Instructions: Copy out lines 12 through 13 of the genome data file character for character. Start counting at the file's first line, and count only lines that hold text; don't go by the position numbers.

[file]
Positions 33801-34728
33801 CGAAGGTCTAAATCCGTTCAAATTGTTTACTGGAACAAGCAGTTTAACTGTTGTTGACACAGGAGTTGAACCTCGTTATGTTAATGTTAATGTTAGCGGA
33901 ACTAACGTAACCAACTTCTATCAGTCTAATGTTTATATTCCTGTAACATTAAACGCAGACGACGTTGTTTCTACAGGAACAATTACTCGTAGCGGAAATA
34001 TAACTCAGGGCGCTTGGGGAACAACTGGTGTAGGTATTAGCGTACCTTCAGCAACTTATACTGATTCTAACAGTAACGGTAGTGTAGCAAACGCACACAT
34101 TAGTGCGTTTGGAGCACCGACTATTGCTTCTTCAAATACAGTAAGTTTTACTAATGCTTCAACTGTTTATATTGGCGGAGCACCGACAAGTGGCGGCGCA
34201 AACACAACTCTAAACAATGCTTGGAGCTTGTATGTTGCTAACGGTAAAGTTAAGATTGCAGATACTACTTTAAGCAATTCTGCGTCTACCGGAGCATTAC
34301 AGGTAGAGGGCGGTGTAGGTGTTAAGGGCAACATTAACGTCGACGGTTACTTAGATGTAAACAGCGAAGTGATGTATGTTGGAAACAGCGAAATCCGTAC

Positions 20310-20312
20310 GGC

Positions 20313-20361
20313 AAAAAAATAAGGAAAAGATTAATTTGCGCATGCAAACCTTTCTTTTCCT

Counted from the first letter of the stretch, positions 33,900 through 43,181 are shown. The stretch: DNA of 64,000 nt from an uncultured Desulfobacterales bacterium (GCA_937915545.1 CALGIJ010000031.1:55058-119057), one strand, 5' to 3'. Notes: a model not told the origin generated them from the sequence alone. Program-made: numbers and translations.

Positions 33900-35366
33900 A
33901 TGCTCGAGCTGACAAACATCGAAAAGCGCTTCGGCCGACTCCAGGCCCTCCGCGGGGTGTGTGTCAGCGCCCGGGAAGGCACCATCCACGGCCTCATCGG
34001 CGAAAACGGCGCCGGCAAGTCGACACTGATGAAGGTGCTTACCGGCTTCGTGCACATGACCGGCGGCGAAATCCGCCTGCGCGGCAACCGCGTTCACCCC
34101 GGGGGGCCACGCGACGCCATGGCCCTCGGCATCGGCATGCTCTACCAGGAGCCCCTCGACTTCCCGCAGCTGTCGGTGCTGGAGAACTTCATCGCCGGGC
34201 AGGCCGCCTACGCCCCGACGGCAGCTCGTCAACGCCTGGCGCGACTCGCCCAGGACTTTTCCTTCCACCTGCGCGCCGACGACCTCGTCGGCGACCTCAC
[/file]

Counted from the first letter of the stretch, positions 33,900 through 43,181 are shown. The stretch: DNA of 64,000 nt from an uncultured Desulfobacterales bacterium (GCA_937915545.1 CALGIJ010000031.1:55058-119057), one strand, 5' to 3'. Notes: a model not told the origin generated them from the sequence alone. Program-made: numbers and translations.

Positions 33900-35366